The National Museum of African American History and Culture is planning an exhibition of Bill Cosby’s entertainment career, and people, understandably, are pissed.
The upcoming celebration of Cosby’s career is making his accusers are furious, according to The New York Times, because the show’s curators aren’t mentioning the mountain of sexual assault allegations against him. If you’re keeping score, Cosby is fighting several defamation lawsuits in several different states as well as a felony charge for sexual assault in Pennsylvania.
“If they just speak about the contributions, there will be this enormous presence that is not talked about,” Patricia Leary Steuer, 59, who has accused Mr. Cosby of assaulting her decades ago, said on Saturday.
The curators said “his achievements should stand alone.” There will be pieces on display from Cosby’s time working on I Spy and The Cosby Show, along with reflections of his relationship with the black Hollywood stuntmen. Ironically, Cosby was dropped from the group’s recent documentary in 2015.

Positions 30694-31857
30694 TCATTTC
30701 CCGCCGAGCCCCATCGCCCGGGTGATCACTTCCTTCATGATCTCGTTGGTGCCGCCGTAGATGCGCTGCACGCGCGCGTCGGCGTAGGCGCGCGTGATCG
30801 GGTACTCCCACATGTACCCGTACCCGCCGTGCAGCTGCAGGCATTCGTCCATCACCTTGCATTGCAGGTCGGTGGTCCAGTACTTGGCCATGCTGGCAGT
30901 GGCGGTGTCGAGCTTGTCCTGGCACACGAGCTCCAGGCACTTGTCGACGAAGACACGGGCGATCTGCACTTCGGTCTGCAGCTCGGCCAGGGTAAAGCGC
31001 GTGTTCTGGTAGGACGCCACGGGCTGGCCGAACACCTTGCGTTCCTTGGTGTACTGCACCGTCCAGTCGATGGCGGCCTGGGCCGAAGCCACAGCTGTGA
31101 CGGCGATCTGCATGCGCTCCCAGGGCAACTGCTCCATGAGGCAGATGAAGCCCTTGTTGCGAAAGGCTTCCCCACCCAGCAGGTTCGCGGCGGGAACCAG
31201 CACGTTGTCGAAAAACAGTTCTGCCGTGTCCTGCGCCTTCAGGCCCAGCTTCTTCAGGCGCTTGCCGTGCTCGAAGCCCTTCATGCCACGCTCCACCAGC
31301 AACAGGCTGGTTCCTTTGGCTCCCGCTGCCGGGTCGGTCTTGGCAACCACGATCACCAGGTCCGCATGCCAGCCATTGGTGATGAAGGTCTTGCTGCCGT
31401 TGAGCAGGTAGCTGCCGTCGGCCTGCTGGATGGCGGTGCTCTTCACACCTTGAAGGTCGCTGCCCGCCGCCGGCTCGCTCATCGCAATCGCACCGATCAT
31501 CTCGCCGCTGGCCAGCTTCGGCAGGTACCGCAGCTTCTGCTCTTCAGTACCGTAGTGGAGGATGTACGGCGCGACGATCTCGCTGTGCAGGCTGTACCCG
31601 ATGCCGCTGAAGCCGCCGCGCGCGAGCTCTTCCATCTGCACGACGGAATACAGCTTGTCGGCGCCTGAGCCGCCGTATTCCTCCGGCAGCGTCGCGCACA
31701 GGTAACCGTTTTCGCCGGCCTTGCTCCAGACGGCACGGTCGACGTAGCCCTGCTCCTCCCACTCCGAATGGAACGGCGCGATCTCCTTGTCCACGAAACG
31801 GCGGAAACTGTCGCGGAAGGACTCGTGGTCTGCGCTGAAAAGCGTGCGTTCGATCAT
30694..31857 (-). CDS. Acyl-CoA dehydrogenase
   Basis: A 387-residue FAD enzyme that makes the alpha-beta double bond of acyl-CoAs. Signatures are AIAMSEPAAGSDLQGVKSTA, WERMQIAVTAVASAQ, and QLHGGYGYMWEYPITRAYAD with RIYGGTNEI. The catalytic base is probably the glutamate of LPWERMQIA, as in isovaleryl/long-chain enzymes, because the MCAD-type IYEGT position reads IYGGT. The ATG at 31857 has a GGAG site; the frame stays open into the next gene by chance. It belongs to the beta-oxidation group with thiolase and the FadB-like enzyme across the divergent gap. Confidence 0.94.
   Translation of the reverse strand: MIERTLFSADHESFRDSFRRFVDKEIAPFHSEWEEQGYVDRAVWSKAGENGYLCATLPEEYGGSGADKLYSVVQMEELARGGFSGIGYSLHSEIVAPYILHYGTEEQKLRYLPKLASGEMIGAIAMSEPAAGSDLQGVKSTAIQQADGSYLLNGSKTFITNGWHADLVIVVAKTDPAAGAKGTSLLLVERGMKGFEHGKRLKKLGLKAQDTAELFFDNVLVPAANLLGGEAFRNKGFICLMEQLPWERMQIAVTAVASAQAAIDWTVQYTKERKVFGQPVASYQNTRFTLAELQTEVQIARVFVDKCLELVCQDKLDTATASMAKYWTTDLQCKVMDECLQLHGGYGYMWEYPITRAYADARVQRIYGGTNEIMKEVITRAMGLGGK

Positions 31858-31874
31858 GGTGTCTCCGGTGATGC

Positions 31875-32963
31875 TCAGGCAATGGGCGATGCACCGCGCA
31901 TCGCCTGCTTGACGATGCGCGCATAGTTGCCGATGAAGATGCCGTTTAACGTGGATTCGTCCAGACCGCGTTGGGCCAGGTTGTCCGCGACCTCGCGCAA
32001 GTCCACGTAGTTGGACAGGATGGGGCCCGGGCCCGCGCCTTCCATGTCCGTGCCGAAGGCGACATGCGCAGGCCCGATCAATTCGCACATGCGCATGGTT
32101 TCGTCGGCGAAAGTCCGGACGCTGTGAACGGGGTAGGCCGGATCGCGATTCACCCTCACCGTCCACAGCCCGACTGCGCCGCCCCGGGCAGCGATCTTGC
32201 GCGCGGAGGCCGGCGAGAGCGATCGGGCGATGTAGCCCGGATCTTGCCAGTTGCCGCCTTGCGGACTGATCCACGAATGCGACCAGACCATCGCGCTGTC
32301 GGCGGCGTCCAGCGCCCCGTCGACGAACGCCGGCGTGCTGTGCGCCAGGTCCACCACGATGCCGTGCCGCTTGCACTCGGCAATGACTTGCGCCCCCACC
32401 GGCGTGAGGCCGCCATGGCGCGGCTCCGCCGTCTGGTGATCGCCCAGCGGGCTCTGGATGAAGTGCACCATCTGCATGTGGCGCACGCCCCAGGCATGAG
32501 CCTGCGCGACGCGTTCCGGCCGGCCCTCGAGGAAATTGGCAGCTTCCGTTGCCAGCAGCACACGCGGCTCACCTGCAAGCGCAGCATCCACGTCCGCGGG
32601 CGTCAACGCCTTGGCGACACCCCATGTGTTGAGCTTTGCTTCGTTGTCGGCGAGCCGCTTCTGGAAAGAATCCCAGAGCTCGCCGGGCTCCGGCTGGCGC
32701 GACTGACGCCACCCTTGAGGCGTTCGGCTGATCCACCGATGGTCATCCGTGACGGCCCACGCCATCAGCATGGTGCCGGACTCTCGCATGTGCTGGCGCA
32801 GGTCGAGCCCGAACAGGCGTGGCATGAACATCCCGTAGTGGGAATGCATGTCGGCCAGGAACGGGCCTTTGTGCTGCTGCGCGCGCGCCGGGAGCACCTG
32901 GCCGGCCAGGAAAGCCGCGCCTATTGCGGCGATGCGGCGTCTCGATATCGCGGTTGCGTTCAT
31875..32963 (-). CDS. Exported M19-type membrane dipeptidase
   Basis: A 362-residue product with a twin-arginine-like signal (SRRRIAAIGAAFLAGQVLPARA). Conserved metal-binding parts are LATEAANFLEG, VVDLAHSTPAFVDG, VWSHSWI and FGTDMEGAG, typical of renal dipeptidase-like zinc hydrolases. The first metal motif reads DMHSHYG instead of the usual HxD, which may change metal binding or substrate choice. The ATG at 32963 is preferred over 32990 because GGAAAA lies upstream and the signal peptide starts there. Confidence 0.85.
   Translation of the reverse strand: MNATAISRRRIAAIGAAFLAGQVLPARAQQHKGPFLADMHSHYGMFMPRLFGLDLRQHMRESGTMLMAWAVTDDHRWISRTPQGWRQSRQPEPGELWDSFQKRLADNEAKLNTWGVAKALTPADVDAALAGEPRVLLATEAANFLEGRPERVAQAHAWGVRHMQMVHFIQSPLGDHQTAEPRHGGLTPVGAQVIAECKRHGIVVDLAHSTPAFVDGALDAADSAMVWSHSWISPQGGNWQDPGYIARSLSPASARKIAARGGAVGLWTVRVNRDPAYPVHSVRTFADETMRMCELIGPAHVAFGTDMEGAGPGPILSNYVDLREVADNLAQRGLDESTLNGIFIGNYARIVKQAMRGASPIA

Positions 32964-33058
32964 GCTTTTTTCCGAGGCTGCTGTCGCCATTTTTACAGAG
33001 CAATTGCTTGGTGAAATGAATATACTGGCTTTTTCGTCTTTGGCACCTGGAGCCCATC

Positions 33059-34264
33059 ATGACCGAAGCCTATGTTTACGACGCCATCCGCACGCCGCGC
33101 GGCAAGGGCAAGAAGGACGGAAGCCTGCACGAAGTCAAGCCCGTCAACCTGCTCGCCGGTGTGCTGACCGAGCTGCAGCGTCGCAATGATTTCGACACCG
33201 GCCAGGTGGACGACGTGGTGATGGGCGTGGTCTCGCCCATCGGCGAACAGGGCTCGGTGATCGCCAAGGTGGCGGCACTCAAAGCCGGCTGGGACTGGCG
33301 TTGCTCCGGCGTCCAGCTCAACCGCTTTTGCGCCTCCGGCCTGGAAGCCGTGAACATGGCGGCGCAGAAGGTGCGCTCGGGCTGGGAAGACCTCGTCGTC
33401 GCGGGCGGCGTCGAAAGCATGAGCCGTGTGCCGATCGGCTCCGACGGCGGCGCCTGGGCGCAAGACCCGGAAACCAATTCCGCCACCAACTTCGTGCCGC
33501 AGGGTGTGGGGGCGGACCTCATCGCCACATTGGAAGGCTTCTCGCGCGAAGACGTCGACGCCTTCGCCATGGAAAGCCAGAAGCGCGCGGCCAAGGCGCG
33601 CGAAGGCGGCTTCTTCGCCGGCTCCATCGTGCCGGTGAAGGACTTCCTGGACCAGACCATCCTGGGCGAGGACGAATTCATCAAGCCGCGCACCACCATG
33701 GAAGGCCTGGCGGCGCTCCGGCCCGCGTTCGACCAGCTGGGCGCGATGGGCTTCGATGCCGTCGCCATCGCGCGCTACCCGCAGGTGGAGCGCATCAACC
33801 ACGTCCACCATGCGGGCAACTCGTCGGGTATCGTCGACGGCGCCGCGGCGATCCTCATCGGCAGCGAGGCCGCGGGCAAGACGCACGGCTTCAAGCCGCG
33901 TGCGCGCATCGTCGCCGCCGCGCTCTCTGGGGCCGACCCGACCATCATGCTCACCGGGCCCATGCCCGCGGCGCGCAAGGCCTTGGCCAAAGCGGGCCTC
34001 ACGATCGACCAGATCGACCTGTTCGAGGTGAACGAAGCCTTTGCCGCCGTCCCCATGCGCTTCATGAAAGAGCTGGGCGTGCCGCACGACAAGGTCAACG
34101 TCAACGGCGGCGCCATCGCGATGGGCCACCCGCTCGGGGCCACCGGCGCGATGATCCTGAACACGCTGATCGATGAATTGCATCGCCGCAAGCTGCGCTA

The National Museum of African American History and Culture isn’t the only institution trying to figure out how to distance themselves from Cosby while negotiating his place in history. A number of universities where the actor was given a variety of different honorary degrees have rescinded their awards, and the Smithsonian has added a caveat to the announcement of the Cosbys’ contribution to their art collection with a small sign saying showing his art doesn’t mean the organization condones his allegations.
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